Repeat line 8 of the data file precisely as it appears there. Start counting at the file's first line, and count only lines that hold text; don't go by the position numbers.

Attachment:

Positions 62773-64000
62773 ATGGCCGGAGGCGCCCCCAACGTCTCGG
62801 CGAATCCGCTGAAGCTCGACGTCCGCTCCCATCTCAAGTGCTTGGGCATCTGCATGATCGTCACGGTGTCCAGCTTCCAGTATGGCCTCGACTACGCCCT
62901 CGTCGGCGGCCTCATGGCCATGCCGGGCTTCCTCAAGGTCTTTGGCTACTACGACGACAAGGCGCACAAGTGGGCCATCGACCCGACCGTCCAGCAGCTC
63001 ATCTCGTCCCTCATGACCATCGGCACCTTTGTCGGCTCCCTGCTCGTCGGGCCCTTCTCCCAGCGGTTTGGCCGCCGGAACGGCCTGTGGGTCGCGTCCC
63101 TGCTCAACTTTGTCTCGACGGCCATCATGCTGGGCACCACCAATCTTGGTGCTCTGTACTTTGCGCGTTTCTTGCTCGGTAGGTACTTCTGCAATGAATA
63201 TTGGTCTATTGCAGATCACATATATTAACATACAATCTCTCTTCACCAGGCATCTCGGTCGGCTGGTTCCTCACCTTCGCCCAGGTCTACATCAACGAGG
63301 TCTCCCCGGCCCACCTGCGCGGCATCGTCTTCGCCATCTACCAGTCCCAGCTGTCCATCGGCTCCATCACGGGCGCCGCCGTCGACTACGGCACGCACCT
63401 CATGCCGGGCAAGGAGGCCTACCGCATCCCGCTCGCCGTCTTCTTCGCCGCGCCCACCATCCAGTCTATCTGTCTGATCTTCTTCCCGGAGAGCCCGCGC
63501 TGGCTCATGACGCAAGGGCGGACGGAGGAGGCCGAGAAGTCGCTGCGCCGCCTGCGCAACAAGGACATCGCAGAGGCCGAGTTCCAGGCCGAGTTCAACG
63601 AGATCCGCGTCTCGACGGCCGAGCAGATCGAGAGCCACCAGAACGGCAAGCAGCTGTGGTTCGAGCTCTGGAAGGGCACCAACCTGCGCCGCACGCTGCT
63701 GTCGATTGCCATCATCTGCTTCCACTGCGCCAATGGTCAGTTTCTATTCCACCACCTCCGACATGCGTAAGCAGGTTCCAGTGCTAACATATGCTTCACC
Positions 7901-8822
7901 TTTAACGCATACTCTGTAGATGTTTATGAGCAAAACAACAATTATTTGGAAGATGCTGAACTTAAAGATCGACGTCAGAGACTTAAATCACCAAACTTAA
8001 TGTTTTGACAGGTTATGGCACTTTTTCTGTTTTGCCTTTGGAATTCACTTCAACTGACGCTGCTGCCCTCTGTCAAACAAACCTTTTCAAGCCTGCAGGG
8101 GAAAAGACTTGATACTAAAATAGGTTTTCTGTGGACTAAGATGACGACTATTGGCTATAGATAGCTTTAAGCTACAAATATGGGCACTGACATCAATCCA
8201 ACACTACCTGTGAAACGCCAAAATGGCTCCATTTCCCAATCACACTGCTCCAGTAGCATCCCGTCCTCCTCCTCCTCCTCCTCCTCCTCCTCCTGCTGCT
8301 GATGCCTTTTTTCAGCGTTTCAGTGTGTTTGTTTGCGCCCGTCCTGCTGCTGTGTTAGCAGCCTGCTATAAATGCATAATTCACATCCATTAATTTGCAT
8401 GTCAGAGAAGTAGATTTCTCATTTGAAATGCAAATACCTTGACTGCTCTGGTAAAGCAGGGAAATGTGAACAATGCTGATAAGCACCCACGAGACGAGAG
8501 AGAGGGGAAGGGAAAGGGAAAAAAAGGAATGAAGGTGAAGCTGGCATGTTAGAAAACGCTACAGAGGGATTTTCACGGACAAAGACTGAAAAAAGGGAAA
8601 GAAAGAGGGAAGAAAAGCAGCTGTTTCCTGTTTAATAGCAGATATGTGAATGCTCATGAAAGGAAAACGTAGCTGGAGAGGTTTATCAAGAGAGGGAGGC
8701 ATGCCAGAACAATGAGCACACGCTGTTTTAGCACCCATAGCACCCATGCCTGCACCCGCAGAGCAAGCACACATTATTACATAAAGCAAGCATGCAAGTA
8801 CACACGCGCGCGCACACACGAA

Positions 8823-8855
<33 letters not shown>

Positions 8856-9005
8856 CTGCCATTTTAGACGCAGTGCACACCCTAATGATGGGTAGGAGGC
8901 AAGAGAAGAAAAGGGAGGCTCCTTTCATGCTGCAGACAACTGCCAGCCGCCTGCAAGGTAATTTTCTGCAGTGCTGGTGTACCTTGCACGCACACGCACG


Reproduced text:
63301 TCTCCCCGGCCCACCTGCGCGGCATCGTCTTCGCCATCTACCAGTCCCAGCTGTCCATCGGCTCCATCACGGGCGCCGCCGTCGACTACGGCACGCACCT